There is a cartridge filter for almost any pool. They range in size from a few square feet up to 450 square foot. They are relatively inexpensive to buy and provide very good water clarity. Most cartridges are made from polyester and will last for 4 to 5 years if looked after.

The cartridge filter comes into its own in regards to size relative to flow rate. The cartridge filter is very compact. A bypass valve between the pump and filter can be used to allow for vacuuming to waste and removal of excess water after heavy rain.

To clean a cartridge filter you simply use a garden hose to hose off the dirt. This will usually take an hour. This is the main disadvantage, high maintenance.

TIP: There are high pressure nozzles available to attach to your hose that give you the perfect fan jet for cleaning your cartridge. The cleaner you keep it the longer it will last and the better it will perform.

D.E. Filters






















The D.E. filter uses diatomaceous earth as a filter media. The D.E. filter has plastic grids covered with a special type of fabric. The layer of filter powder covers the grids and does the filtering, down to 3 microns.

The pump size and D.E. filter size is very important as the water flow has to be within a specific range. If the water flow is too fast then the dirt will not be trapped in the DE and clog the grid material instead. If the water flow is too slow, the dirt will not penetrate the DE cake enough. The filter size should be matched so that it will only need cleaning about once a month. This allows for the disposal of the DE powder to be kept to a minimum and to save on maintenance costs.

Although the D.E. filter is one of the best filters available for a swimming pool, they are labour intensive to clean and maintain and have therefore lost favour to most pool owners.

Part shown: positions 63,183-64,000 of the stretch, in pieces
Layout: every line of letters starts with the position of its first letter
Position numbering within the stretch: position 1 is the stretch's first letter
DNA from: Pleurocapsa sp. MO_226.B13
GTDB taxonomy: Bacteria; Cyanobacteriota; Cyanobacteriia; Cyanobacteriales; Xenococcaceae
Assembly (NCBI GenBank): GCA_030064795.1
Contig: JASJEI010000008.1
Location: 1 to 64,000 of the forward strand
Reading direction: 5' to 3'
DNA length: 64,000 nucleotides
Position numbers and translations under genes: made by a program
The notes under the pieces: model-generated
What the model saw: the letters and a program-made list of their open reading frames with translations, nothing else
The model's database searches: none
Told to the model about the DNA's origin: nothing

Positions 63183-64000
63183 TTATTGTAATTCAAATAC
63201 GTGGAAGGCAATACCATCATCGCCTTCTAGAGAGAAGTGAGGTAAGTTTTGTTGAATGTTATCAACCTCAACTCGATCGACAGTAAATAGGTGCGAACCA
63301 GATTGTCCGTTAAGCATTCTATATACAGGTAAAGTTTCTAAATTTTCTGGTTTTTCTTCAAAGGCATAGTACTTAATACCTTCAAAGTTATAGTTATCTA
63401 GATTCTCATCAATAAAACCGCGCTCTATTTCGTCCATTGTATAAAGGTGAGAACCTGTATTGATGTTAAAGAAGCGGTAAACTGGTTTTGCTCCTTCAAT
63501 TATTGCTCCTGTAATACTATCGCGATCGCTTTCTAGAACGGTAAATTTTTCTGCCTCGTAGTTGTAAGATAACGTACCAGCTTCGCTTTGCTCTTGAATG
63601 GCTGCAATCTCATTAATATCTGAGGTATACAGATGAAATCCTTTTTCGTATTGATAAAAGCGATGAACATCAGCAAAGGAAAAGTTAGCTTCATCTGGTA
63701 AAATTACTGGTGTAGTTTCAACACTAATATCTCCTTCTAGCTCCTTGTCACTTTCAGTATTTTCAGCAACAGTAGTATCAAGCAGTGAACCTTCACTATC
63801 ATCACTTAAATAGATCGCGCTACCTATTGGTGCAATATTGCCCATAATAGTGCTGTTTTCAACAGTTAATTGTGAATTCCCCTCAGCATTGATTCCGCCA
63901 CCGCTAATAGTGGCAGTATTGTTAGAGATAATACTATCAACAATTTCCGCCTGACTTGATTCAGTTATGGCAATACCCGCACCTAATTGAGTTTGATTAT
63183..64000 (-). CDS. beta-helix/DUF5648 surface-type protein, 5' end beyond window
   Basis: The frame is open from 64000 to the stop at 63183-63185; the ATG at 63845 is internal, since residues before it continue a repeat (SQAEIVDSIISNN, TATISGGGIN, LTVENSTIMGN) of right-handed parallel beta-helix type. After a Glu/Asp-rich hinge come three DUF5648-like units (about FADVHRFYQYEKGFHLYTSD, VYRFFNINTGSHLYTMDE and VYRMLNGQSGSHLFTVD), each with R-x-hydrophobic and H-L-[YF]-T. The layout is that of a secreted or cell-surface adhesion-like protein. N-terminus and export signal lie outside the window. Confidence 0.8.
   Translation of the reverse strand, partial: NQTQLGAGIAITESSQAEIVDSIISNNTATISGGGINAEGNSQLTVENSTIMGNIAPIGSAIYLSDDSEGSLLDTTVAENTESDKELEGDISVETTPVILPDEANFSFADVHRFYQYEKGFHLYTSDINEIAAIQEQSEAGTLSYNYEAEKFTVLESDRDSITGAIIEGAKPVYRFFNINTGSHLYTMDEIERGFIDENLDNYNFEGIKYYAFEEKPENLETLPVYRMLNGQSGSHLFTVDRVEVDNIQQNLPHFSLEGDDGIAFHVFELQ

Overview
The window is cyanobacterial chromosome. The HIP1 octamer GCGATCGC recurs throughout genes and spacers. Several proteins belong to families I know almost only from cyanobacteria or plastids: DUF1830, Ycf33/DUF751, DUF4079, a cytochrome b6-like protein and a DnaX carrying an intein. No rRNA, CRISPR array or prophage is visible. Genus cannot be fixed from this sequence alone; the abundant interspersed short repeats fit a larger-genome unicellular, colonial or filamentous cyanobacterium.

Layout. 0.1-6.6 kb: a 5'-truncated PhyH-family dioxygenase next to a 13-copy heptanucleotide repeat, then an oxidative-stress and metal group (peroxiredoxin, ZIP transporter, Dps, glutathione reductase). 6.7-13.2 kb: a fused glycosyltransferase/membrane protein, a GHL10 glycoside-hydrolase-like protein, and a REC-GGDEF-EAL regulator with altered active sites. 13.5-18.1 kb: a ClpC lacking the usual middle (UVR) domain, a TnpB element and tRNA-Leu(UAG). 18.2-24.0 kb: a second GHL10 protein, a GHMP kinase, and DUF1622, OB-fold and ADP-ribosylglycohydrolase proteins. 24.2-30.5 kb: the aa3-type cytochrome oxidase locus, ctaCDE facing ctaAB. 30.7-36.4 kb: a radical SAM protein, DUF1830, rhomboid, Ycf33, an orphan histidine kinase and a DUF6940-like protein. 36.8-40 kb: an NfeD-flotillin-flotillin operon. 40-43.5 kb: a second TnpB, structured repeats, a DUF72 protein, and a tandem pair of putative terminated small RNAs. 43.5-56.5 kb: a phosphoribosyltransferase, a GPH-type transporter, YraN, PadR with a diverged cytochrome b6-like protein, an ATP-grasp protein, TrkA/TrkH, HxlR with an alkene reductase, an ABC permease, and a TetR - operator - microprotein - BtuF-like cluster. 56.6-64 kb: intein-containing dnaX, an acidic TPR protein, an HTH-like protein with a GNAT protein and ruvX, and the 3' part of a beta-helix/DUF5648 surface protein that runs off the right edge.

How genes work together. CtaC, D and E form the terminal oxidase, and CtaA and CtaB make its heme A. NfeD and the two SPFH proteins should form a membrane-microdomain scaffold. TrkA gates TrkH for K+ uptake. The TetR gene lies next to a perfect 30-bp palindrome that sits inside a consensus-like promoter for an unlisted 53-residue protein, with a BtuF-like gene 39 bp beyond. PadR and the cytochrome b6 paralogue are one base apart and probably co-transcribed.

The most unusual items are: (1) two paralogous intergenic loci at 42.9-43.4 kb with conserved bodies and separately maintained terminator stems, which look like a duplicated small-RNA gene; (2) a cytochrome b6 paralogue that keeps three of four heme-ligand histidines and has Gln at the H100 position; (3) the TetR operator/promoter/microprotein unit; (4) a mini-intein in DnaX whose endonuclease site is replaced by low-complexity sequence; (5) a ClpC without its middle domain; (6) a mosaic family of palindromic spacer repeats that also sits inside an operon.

If any of the grid material or manifolds become damaged, the DE powder will bypass the grids, and go back to the pool. The pool is often cloudy when this happens.

Every time you backwash or clean a D.E. filter, you loose the DE powder down the drain. Therefore as soon as you backwash and clean the filter, you must "Recharge" the filter with the correct amount of DE powder again. This means there is an ongoing cost.

Depending on how dirty and how large the filter is, backwashing could use as much as 500 litres of water. This may not be practical for people with a limited supply of water such as those on tank water. This process also wastes treated water which means the pool may have to be topped up and rebalanced after backwashing.

TIP: Too much or too little Diatomaceous Earth or D.E. powder, will affect the performance of the system. Always use the filter manufacturer's recommended dose, not what it says on the box of powder.


Introduction | Pool Selection | Pumps | Filters | Skimmer Boxes & Jets | Main Drains | Chlorination | Pool Cleaners | Heating | Blankets & Rollers | Lighting | Waterfalls | Ladders & Grab Rails | Pool Showers | Accessories